09 January, 2011

Plastic Cards – Increasing consumption at Foodcourts

After getting into my Cab, I realised that I hadn’t collected the refund for the prepaid card I had bought at the Foodcourt a while ago. I quickly pulled out the bills to check the redemption and validity – to my surprise, the card had a validity of 365 days from the date of last usage! I realised I would be visiting Delhi atleast 6 times in this span and I would end up at DLF Promenade once again, the  upmarket mall in South Delhi which is the latest darling of shoppers in Delhi. Peacefully, I proceeded towards the airport. This was two months ago. During early Dec., I was in Chennai along with my colleague, the Head of Operations at the Express Avenue, the shocker landmark for Chennai’s conservative shoppers. Cafe Coffee Day operates three cafes within the mall, one each on the first, second & third floors almost on the same latitude. The Foodcourt here also has a plastic card which can be used at all the F&B outlets. Two weeks ago, I was with my childhood friend and both our family members to catch up the newest Kamal Hassan starrer at PVR Cinemas located within Ampa mall in North Chennai. We were just in time for the movie and decided to have a quick grub at the foodcourt (although I insisted people around that we could pick up something within the CCD inside the Cinema!). The place was jam-packed, a Friday evening, with people filled on almost every chair available. Though we were in a hurry, my friend chose to fill in more than what we had anticipated to consume. He said it could be useful during his next visit. Yesterday, I was at Mani Square, an upmarket Mall which opened a few months ago in Kolkata for a quick bite. When I approached the local food counter of Kolkata (Chinese), the guy smiled at me knowing I was a first timer and guided me to the prepaid card counter. Even the KFC doesn’t accept cash and I had to use the card for my favourite Mojito Crusher.

So, what’s with this prepaid card everywhere?

As Organized Retail is evolving and is in different stages of maturity across the cities, Mall developers have come to realise that there is no point proposing sky-high rentals as this would not just be a deterrent for serious players if not forcing them to move out sooner than later, but also have the wrong ones within the mall. So, more than two-thirds of mall developers now charge a Minimum Guarantee or a Revenue Share (on Sales) whichever is higher and to ensure that actual sales are reported, especially at the Foodcourt, they maintain a centralized counter. Customers must first fill currency of whatever denomination they wish to (subject to a minimum, which is usually Rs. 100 and includes a refundable security deposit of Rs. 25) and could then redeem it at any of the outlets in the foodcourt. Needless to say, the balance could be redeemed as and when they feel so. The POS is attached to a central server which records sales on real-time basis. The mall developer or the Foodcourt operator charges a small fee from each of the players for managing the connectivity and maintenance. Even Mumbai and Delhi airports follow the same philosophy to record actual sales.

So, how does it help & whom?

Retailers are immensely benefited as customers do not think too much while they are ordering using a prepaid card; since the card is loaded and there is no cash transaction (and thereby no need to tender exact change), they do not keep track of the exact spends. Also, there is a huge scope of upselling as customers are not really looking at the value of each product versus the money they pay. It helps customers as it simplifies the payment process. Usually when families visit a foodcourt, each member would have their own preferences. Thereby, the same card could be used across various outlets and counters. There is no need to carry cash since the main counter usually accepts Credit Cards. For students who frequent the mall and for employees of Corporates who work close by, it could be a boon as they may load currency in advance and keep using it through the month. It helps the mall developer to keep track of what’s happening across players – it can monitor sales regularly and promote those who are not attracting too many customers. Indeed, it is a win-win-win approach. But it does have its own drawbacks. Since there are too many choices, customers could keep moving and hence Retailers may be losing some of the customers, especially when there are long queues. When there are multiple members in the group, they may have to stand in Q at each counter which may deter them to use the card actively across counters. Over a period of time, if the process gets complicated for whatever reason, customers may avoid such places which may have an adverse effect on the whole area, which in turn would affect the Mall Developer.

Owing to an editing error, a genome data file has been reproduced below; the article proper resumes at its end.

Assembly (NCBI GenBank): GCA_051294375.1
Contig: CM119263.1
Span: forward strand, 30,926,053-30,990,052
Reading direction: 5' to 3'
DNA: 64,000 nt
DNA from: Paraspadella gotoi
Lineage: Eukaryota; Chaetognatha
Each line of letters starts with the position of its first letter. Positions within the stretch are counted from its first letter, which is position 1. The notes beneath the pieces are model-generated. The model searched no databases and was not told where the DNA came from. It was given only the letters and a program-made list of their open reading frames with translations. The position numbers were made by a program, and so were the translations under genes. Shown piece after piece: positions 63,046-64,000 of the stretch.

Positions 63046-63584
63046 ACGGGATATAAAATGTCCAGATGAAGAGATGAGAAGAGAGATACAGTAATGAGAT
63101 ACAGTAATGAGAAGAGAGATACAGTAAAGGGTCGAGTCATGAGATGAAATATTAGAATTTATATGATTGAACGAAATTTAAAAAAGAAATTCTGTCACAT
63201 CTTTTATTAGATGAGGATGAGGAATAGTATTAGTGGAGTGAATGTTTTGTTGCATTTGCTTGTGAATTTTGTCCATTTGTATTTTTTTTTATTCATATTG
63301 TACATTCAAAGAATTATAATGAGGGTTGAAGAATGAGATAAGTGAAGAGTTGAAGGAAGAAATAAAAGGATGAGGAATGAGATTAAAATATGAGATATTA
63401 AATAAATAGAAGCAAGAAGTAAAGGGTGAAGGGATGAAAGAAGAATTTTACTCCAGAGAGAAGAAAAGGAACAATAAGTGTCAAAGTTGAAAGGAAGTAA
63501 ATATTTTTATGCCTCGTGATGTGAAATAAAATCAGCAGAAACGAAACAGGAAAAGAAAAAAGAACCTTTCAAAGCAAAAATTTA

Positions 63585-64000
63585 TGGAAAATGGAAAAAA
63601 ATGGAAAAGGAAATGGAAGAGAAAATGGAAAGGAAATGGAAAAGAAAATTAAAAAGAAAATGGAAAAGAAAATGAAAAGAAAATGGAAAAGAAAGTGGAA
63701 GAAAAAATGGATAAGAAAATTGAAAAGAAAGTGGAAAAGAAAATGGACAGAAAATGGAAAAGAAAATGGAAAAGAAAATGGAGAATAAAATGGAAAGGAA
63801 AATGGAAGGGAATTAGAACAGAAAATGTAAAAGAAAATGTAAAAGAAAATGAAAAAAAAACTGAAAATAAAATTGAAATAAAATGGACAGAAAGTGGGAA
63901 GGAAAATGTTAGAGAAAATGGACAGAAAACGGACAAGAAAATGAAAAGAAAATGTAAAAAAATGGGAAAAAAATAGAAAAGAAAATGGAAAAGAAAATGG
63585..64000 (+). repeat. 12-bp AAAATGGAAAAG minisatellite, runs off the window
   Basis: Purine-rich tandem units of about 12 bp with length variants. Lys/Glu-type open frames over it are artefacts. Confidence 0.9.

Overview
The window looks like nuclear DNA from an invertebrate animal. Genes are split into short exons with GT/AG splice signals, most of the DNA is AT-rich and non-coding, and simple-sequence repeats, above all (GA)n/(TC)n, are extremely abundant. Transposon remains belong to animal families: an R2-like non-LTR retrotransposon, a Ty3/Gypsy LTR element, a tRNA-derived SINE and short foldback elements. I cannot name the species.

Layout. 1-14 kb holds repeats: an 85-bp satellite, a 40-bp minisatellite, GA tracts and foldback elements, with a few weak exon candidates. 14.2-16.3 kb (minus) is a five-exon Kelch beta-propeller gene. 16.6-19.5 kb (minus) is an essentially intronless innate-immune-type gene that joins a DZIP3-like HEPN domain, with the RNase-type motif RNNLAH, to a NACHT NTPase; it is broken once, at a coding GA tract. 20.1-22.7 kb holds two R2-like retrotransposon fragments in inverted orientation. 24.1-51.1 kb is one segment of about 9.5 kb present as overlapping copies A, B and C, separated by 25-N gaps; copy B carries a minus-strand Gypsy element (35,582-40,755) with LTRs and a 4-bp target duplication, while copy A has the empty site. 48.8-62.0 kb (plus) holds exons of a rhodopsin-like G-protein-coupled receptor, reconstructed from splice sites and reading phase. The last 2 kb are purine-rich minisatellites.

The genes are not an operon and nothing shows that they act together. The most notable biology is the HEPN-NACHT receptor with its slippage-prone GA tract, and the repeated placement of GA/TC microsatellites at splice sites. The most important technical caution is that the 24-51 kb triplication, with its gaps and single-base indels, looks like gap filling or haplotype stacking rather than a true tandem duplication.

All said, I guess this is the way forward to maximise consumption. Once the card is loaded, and usually there would be some residue left every time, shoppers would keep returning to the particular Foodcourt, thereby driving footfalls into the Mall. This plastic card would certainly change the way people consume, just a matter of time till this phenomenon spreads across the country. Given that we sell more prepaid mobile calling cards than postpaid ones, and given Indian consumer’s love to spend cautiously, I am quite sure this would spread like wild fire over time and may even form part of monthly budgets. It is also a great tool for parents to fill in the card and give it to kids instead of pocket-money and a great alternative to add-on credit cards. Soon, many F&B Brands could have such cards that could be used across their chain of stores. Well, these are not just my wishful thinking. I am sure somewhere someone is working on this and very soon, one of my columns would be discussing it. Look forward to. 

Thank you, HR

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